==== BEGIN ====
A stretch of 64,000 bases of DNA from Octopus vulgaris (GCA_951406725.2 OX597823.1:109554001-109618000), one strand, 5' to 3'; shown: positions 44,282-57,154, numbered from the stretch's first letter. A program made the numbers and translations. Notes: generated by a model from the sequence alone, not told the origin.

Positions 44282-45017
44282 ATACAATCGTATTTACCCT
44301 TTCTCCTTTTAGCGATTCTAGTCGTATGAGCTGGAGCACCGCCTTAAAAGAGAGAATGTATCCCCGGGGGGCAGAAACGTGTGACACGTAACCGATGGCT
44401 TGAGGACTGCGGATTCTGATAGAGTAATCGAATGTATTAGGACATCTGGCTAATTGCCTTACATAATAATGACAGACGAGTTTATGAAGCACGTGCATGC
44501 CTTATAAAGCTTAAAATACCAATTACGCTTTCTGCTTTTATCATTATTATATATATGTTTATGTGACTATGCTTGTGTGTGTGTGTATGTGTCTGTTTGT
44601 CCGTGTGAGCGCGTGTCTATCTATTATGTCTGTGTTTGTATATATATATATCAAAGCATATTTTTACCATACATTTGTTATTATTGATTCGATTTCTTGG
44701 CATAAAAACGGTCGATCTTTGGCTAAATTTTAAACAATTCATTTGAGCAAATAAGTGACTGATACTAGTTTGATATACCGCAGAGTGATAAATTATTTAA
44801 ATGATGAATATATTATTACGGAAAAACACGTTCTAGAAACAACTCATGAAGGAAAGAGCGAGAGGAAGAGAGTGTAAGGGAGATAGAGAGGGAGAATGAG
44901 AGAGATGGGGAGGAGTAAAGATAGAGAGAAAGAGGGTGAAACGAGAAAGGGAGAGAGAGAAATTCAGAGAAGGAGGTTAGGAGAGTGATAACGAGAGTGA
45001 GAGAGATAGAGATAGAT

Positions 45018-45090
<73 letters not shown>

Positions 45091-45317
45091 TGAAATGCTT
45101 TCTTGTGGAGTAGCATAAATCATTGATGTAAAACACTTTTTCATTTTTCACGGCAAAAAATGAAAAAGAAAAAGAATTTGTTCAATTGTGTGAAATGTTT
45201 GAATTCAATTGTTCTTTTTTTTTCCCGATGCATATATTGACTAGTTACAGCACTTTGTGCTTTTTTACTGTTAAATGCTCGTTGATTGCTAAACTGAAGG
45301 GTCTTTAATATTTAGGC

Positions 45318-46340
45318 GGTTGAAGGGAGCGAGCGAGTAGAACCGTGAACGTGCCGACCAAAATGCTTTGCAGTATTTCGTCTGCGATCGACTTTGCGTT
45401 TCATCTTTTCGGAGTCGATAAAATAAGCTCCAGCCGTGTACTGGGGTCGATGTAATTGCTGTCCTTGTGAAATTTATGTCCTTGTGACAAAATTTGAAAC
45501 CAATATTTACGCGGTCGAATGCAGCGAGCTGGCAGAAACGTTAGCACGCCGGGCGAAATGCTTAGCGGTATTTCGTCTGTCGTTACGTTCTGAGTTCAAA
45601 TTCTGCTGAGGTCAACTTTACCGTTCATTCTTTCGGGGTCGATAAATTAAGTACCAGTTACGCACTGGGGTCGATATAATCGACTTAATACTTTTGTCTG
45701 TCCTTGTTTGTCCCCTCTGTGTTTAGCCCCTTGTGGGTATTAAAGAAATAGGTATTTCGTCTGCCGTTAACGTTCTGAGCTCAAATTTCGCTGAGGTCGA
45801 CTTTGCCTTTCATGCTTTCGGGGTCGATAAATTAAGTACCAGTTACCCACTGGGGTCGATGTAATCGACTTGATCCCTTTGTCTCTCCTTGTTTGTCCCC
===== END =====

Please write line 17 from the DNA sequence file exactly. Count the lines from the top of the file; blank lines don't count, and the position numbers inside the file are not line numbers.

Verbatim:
45201 GAATTCAATTGTTCTTTTTTTTTCCCGATGCATATATTGACTAGTTACAGCACTTTGTGCTTTTTTACTGTTAAATGCTCGTTGATTGCTAAACTGAAGG